The annual Bloomsday Festival  runs until June 16th in a six-day celebration of James Joyce’s novel Ulysses.

Over 150 cyclists took to the streets of Dublin on Friday dressed in full Edwardian garb and boater hats for the annual Bloomsday Bike Rally. The cycl(...)

Les Doherty as Leopold Bloom in the  James Joyce Centre on North Great George’s Street during  Bloomsday celebrations in 2008. Belinda McKeon is sceptical about Bloomsday: “It’s an invented holiday. Just like on other holidays, writers are more likely to be actually writing, or worrying about something they’re meant to have finished writing, than larking about in hats, eating gorgonzola or whatever it is.” Photograph: Cyril Byrne

Sixty-one years after the first official Bloomsday celebration, events taking place across the city this week show a vibrant and evolving Irish lit(...)

Scholar Terence Killeen said: ‘Although Joyce (pictured above) may have toyed with the name Finn’s Hotel as a possible title for the final work, there is no evidence that he ever envisaged these pieces as a separate publication, and his intentions should surely be respected by any serious scholar.’ Photograph: Hulton Archive/Getty Images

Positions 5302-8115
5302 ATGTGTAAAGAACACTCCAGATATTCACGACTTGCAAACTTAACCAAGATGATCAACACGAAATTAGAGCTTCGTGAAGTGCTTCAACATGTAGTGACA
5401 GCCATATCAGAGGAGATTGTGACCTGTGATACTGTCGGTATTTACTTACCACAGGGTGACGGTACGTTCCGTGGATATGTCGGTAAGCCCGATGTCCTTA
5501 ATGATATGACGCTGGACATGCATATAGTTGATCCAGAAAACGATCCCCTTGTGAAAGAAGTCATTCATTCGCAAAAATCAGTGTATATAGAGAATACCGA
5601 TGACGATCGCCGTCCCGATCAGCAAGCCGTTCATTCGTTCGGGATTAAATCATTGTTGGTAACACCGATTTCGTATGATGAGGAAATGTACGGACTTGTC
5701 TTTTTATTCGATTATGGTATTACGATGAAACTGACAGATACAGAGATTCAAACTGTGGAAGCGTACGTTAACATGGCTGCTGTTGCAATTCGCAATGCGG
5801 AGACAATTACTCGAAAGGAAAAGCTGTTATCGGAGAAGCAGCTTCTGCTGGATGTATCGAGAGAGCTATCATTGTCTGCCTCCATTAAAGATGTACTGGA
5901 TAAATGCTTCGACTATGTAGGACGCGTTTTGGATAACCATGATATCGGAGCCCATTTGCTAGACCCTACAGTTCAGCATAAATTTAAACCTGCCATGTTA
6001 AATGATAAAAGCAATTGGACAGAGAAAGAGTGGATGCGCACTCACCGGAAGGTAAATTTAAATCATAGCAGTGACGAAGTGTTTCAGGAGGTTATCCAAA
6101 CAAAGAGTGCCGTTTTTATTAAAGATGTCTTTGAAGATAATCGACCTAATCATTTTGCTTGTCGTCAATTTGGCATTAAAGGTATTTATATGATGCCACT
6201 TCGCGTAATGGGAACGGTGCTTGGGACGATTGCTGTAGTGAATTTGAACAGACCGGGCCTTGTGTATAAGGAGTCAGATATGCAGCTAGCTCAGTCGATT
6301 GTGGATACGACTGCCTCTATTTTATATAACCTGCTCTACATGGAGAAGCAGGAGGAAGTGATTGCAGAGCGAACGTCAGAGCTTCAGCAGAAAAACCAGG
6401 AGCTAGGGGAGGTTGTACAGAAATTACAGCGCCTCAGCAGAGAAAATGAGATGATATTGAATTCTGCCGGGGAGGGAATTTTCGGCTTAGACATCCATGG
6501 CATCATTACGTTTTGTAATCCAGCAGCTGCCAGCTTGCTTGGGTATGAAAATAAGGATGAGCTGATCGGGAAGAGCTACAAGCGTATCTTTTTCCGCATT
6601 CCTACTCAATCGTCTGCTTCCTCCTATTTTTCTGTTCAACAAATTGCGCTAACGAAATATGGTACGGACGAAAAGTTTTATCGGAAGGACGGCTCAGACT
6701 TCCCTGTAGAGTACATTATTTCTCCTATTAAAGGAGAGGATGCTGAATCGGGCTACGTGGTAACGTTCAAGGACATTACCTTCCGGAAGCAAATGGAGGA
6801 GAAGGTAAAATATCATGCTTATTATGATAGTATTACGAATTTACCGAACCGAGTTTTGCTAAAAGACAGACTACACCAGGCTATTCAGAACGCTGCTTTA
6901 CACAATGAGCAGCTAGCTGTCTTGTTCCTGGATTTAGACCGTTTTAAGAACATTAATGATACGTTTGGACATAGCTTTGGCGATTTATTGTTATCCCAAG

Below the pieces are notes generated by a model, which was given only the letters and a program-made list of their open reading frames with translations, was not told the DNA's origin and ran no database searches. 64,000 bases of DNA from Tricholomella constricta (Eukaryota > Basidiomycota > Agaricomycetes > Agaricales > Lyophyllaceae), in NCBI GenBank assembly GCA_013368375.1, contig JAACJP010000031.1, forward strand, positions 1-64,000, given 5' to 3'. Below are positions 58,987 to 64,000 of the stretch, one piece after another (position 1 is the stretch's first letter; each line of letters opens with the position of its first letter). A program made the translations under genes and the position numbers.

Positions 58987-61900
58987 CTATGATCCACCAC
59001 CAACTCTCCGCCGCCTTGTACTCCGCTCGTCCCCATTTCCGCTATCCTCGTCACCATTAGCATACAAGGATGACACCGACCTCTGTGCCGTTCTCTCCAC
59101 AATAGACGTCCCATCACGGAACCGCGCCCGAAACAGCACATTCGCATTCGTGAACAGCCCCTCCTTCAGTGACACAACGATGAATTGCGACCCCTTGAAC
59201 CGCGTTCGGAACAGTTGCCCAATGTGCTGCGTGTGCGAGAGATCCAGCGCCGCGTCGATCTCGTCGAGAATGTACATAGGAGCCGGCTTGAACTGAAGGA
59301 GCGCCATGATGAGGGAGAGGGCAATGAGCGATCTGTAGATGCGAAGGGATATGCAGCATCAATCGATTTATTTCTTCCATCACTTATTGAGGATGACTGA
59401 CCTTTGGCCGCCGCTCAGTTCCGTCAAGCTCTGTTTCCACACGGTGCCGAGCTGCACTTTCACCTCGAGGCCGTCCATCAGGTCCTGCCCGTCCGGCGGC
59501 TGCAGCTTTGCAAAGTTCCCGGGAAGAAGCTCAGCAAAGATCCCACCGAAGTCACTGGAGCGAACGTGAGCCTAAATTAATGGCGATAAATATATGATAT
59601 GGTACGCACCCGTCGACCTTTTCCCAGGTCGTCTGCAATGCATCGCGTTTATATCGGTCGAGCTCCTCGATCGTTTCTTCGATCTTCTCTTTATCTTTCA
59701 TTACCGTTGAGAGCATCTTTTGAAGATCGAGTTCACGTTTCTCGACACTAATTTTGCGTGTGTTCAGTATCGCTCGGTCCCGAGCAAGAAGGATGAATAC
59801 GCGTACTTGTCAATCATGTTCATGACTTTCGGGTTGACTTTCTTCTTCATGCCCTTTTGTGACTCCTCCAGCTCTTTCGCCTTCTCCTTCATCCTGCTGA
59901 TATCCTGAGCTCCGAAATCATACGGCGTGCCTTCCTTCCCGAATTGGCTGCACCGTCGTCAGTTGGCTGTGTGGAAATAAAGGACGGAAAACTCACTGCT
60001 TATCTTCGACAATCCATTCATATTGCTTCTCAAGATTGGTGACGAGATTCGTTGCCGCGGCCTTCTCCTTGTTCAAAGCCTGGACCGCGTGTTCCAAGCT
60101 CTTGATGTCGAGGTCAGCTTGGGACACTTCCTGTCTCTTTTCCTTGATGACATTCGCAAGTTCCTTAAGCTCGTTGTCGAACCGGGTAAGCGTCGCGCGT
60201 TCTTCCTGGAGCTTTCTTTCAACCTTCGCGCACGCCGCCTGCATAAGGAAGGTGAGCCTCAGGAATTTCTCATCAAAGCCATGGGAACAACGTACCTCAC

The publication of a collection of 10 works by James Joyce by a small Dublin publisher some 90 years after they were penned has divided Joyce schol(...)

Graham Wilkinson and Paul Kennedy participate in the 20th annual Brennan’s bread Bloomsday messenger bike rally in Dublin. Photograph: Alan Betson

At some time in the last couple of decades Bloomsday became a prescribed date in the annual calendar, its arrival inexorable as that of Christmas Day.(...)

Bob Joyce, a grand-nephew of James Joyce, (left, with David Norris) has written a foreword to a new edition of Ulysses that uses the text of the first general Dublin edition of the work. Photograph: Frank Miller

One of the books on Leopold Bloom’s shelves, in Ulysses, is called In the Track of the Sun. Early on in Ulysses, Bloom reflects on what it would be li(...)

Rubbing James Joyce’s relic

You never know what you’re going to meet when you’re out without your gun. So it was when, in Manhattan a few years ago, I met Fred Seiden and his (...)

Image: Kevin O’Hare/Irish Times Premedia

“I felt that I had been very far away, in some land where the customs were strange – in Persia, I thought . . .”The SistersI’m standing in the middle (...)